|Photo courtesy of Atom Splitter PR|
With the exception of two brief flirtations with mainstream success (in the mid ’80s with the singles “Love Like Blood” and “Eighties” and again a decade later with “Millennium”), Killing Joke have always been a cult act. Those who have embraced the band’s power and magic – affectionately known as “Gatherers” – often travel great distances to experience the band live. Not surprisingly, an intense spirit of camaraderie was felt in the air when the band hit the stage at the Paradise Rock Club in Boston on September 11 and broke into “Love Like Blood.” With Killing Joke, there is no separation between artist and audience; for 90-plus minutes, all souls in the Paradise were one.
It has been roughly a decade since the band’s original members – singer Jaz Coleman, guitarist Geordie Walker, bassist Martin “Youth” Glover and drummer Big Paul Ferguson – reconnected following the 2007 passing of long-serving bassist Paul Raven. Although there have been some undeniably extraordinary players in the KJ camp over the years (including Martin Atkins, Ted Parsons, Taif Ball, Troy Gregory and studio-only drummer Dave Grohl), the classic incarnation produces an incomparable fury that has not diminished after four decades. In fact, recent post-reunion material comprised some of the Paradise set’s brightest spots. “New Cold War” and “Autonomous Zone” (off 2015’s extraordinary Pylon) raged with fury and finesse, while “Corporate Elect” (off 2012’s MMXII) sneered and soared its way through social commentary made even more relevant considering the date of the evening’s performance. In this Gatherer’s mind, a brutally heavy rendition of the 1994 deep cut “Labyrinth” was the night’s strongest moment.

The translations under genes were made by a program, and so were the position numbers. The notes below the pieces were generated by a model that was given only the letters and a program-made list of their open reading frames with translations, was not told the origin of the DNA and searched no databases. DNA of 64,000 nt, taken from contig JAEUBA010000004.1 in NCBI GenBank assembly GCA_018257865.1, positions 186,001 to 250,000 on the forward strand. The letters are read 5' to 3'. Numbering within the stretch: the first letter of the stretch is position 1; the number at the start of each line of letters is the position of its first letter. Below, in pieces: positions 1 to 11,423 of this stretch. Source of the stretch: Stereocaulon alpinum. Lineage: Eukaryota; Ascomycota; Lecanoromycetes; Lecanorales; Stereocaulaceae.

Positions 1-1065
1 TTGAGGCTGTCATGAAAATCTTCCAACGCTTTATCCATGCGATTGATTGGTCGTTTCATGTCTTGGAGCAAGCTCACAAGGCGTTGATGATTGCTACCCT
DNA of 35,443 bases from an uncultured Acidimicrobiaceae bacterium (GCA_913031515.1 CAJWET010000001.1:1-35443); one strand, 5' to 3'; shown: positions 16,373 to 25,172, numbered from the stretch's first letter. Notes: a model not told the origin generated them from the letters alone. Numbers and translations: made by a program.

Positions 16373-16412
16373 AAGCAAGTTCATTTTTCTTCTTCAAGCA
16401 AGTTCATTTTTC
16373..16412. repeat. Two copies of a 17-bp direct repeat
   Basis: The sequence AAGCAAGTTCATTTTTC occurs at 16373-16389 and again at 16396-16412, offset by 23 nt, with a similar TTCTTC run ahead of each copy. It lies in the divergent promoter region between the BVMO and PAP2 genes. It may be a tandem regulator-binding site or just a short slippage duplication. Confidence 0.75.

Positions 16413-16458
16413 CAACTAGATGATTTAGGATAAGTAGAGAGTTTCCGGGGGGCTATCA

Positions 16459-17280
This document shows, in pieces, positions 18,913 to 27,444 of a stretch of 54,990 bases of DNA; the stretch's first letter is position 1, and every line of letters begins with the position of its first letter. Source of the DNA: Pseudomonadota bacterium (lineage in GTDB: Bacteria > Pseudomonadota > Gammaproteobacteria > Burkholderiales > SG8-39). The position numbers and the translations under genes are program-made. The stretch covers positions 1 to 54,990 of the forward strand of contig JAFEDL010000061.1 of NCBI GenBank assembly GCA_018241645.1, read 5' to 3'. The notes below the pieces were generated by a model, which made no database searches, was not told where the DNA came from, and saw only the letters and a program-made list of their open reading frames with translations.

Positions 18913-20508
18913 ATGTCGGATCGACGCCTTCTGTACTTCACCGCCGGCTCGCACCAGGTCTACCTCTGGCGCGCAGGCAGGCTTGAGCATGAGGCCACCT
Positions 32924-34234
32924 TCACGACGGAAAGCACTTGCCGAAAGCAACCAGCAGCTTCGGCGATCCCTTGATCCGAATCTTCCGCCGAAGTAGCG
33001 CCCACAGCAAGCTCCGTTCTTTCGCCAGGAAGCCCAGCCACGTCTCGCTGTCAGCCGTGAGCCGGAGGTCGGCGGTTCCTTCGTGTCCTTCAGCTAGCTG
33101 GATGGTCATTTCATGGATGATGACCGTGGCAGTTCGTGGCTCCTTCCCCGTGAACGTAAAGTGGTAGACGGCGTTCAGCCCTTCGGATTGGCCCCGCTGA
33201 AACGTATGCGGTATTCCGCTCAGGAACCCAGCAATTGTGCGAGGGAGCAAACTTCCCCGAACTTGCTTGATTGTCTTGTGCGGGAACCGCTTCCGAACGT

Coleman’s voice was in top form, alternating between glowing clarity and guttural growling, while Ferguson’s work behind the kit provided an inspiring (and, let’s be honest here, a more-than-slightly intimidating) lesson to the other drummers in attendance on maintaining stamina and skill at 60 years of age. Full marks also go to touring keyboardist Roi Robertson, whose presence added the right level of mechanized menace to the proceedings. As for Geordie and Youth, well… If you’re reading this, there’s a very good chance you already know that what these two create on stage is beyond compare.
If we’re lucky, Killing Joke have been recording the shows on this current 40th Anniversary Tour for a future release of some kind. They are absolutely on fire right now – as always.
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